My day? Well, like I said, I do case management for approx 200 pts. So, a day for me consists of monitoring bloodwork (our doctors do not look at bloodwork, they can't mange bloodwork on 1000 pts) and flagging anything for the doctors that needs attention. We do clinics just about every day, and when we are working clinic we do prep work before hand - we look at bloodwork, medical history, figure out what tests they are due for, note anything that needs to be discussed with the doctors. Then when clinic actually starts, the clerks bring the pts to a clinic room and weigh them. The RN then goes in, and will review their medication list (to make sure they are taking what we think they are taking), go over their labs (we don't call pts with labs, they all run on the "no news is good news" theory), find out how they are doing - how is BP at home, how is the (whatever) we dealt with last time you were in, etc. We will do vitals, and find out if they have any questions for the doctors. We then meet the doctors outside the room and give them a run down about the pt (our doctors rotate q2weeks so they might never have seen this pt before) and tell them briefly what the concerns are. When the doctor goes in with the pt, I will speak to the pharmacist, dietitian, diabetes nurse, or social work if I identified anything they need to be aware of. After clinic we make sure the visit is charted and orders written. When not doing that, I have phone calls. My pts will call me with any questions (I have had diarrhea for a week, what do I do?) or if they want to know lab results. I call any pts for whom I have identified concerns with their labs (Hi, your creatinine has taken a jump. Are you drinking enough? Can you please hydrate well and repeat your bloodwork in the next couple of days? Your CMV level is rising, how are you feeling? You Hgb is dropping, are you passing blood in your stools? Nosebleeds?). If any of my pts need to be referred to another specialty I write the referral letters. I do reqs for diagnostics and biopsies. I field phone calls from family doctors and community pharmacies about what my pts can take or what to do with the pancreas transplant pt with pancreatitis. Or whatever. We write orders based on the labwork and/or pt's concerns after consulting with the doctors, and then ensure that orders are followed up on. I follow up on testing done as an inpatient for which results might not have been available on discharge. W4ehn pts are discharged following their transplant, I will see them at 0730 M-W-F for about three weeks and do assessments of BP, edema, bowels, mood (high dose steroids) and surgical wound. I will take out staples when they need to be removed. If my pts are admitted anywhere other than our inpt unit, I will call that unit/hospital and introduce myself, give them my phone number and invite them to call with any questions/concerns about the pt's transplant. If a pt is admitted for surgery and is taking sirolimus, I try to get the attending doctor to consul transplant to get them off sirolimus to allow better wound healing. We also do dermatology, endocrinology and gynecology clinics so we have different kinds of prep for each of those.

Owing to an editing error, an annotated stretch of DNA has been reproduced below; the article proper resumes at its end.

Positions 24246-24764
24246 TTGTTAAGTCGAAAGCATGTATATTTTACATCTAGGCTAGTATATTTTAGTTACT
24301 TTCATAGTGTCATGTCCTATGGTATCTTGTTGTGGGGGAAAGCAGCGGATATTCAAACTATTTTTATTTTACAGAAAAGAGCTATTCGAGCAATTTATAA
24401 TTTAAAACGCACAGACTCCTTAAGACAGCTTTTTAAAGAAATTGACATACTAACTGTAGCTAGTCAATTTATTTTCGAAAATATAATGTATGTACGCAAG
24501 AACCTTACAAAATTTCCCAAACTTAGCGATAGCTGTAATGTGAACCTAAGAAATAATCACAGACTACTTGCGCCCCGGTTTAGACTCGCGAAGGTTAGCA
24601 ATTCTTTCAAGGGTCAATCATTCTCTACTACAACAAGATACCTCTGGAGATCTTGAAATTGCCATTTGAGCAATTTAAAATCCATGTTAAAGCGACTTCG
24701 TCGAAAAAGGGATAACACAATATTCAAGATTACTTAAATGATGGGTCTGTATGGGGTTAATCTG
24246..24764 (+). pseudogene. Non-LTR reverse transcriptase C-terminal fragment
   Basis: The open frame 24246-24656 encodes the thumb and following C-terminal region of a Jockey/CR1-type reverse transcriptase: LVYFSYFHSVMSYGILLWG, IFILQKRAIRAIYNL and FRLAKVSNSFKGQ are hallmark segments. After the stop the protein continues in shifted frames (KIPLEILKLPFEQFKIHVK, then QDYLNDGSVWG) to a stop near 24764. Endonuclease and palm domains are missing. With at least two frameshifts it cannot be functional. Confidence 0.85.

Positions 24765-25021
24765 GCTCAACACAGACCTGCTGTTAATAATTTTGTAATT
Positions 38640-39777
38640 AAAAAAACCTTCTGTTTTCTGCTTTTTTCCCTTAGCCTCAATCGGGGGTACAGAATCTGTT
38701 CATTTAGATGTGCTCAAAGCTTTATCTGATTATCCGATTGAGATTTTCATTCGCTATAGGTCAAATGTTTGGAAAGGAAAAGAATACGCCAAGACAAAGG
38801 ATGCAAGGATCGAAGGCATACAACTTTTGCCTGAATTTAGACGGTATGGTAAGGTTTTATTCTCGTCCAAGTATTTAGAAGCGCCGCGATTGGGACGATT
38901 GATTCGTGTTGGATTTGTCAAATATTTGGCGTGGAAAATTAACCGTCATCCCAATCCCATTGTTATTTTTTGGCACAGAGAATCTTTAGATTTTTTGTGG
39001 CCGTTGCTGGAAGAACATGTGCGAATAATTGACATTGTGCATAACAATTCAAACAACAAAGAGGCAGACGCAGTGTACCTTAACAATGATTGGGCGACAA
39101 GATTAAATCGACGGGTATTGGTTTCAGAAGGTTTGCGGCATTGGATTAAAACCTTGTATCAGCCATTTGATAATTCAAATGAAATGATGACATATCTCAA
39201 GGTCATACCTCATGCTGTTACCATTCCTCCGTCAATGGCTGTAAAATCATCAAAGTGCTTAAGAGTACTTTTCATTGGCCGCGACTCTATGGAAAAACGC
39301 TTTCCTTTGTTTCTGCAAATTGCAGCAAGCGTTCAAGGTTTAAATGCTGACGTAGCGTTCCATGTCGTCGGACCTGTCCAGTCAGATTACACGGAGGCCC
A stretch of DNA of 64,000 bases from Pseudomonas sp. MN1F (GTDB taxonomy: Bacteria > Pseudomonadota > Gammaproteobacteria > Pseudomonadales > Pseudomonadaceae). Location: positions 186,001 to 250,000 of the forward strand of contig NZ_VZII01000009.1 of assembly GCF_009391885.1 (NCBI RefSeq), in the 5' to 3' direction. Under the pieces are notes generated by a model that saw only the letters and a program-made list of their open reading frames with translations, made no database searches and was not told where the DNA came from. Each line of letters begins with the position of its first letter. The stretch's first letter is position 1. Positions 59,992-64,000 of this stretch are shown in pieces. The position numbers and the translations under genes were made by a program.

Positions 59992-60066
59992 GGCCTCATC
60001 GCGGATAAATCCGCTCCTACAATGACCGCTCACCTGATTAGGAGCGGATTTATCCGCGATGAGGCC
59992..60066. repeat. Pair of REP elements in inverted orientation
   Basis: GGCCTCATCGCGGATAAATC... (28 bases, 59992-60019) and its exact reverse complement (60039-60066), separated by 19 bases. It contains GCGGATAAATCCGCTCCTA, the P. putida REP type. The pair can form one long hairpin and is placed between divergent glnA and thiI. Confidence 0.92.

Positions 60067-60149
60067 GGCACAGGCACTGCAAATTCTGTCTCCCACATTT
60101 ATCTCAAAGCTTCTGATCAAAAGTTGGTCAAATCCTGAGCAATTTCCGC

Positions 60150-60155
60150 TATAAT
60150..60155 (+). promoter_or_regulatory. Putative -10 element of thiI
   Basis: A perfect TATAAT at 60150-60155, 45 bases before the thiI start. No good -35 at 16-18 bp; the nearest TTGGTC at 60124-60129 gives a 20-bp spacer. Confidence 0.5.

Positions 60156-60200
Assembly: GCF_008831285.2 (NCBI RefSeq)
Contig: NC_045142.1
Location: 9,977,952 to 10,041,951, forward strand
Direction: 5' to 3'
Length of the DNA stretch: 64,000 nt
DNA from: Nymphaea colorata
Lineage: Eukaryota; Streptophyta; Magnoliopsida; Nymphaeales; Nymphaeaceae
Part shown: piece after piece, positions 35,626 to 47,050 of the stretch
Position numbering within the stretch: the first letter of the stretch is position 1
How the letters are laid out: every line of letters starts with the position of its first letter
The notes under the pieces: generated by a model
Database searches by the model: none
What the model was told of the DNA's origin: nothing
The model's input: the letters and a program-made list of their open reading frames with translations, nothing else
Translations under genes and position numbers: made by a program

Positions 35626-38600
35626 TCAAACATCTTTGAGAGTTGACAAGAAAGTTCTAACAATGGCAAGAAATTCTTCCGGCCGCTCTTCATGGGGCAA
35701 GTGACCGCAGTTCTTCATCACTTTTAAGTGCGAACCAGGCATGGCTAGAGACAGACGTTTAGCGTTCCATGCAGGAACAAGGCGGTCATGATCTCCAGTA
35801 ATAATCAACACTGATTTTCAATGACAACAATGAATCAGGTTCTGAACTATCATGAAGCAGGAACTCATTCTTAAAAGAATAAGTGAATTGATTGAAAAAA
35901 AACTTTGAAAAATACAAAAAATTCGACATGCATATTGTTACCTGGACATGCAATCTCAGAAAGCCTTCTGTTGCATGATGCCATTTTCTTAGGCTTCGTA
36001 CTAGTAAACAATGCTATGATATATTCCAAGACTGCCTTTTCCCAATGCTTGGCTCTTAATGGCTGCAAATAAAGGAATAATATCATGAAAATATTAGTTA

Pros? I love what I do. Seeing my pts get their organs and do well is awesome. I have a unique kind of relationship with my pts, some of them I have nursed for more than 15 years. I get to know them and many of them I can laugh with and joke with. My pts know me and they trust me. We have pts being treated for cancer or other illnesses who will call us rather than the oncologist or whoever because we know them better. I have a great relationship with the doctors I work with and we are given a lot of autonomy to make decisions. One of the doctors I work with will answer a question with "Why are you even asking me? You know what to do, just do it." (To which I reply that the one time I don't aks will be the time she doesn't agree with my decision.) Our multidisciplinary team is awesome and we work very well together.